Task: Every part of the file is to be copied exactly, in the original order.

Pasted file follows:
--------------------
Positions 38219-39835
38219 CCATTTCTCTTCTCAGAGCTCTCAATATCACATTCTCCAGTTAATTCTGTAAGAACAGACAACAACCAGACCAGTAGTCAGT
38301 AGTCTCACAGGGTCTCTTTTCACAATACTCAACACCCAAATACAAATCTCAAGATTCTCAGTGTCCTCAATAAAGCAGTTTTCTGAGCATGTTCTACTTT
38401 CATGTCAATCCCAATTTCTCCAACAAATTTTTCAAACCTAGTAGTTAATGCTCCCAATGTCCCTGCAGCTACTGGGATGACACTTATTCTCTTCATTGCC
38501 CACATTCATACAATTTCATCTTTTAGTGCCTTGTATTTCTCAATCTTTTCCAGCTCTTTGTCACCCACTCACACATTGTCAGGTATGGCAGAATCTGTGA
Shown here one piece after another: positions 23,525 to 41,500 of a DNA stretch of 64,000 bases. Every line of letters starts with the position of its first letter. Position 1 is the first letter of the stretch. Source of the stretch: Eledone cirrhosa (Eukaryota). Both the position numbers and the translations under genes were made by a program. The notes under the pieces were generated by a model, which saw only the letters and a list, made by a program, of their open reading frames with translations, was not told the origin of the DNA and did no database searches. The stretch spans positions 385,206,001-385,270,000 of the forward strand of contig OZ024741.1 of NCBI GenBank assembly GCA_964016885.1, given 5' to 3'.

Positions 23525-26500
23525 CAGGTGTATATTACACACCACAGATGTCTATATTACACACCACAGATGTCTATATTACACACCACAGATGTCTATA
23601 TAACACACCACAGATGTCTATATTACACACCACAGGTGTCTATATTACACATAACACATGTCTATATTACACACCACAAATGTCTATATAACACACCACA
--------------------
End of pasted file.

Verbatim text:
Positions 38219-39835
38219 CCATTTCTCTTCTCAGAGCTCTCAATATCACATTCTCCAGTTAATTCTGTAAGAACAGACAACAACCAGACCAGTAGTCAGT
38301 AGTCTCACAGGGTCTCTTTTCACAATACTCAACACCCAAATACAAATCTCAAGATTCTCAGTGTCCTCAATAAAGCAGTTTTCTGAGCATGTTCTACTTT
38401 CATGTCAATCCCAATTTCTCCAACAAATTTTTCAAACCTAGTAGTTAATGCTCCCAATGTCCCTGCAGCTACTGGGATGACACTTATTCTCTTCATTGCC
38501 CACATTCATACAATTTCATCTTTTAGTGCCTTGTATTTCTCAATCTTTTCCAGCTCTTTGTCACCCACTCACACATTGTCAGGTATGGCAGAATCTGTGA
Shown here one piece after another: positions 23,525 to 41,500 of a DNA stretch of 64,000 bases. Every line of letters starts with the position of its first letter. Position 1 is the first letter of the stretch. Source of the stretch: Eledone cirrhosa (Eukaryota). Both the position numbers and the translations under genes were made by a program. The notes under the pieces were generated by a model, which saw only the letters and a list, made by a program, of their open reading frames with translations, was not told the origin of the DNA and did no database searches. The stretch spans positions 385,206,001-385,270,000 of the forward strand of contig OZ024741.1 of NCBI GenBank assembly GCA_964016885.1, given 5' to 3'.

Positions 23525-26500
23525 CAGGTGTATATTACACACCACAGATGTCTATATTACACACCACAGATGTCTATATTACACACCACAGATGTCTATA
23601 TAACACACCACAGATGTCTATATTACACACCACAGGTGTCTATATTACACATAACACATGTCTATATTACACACCACAAATGTCTATATAACACACCACA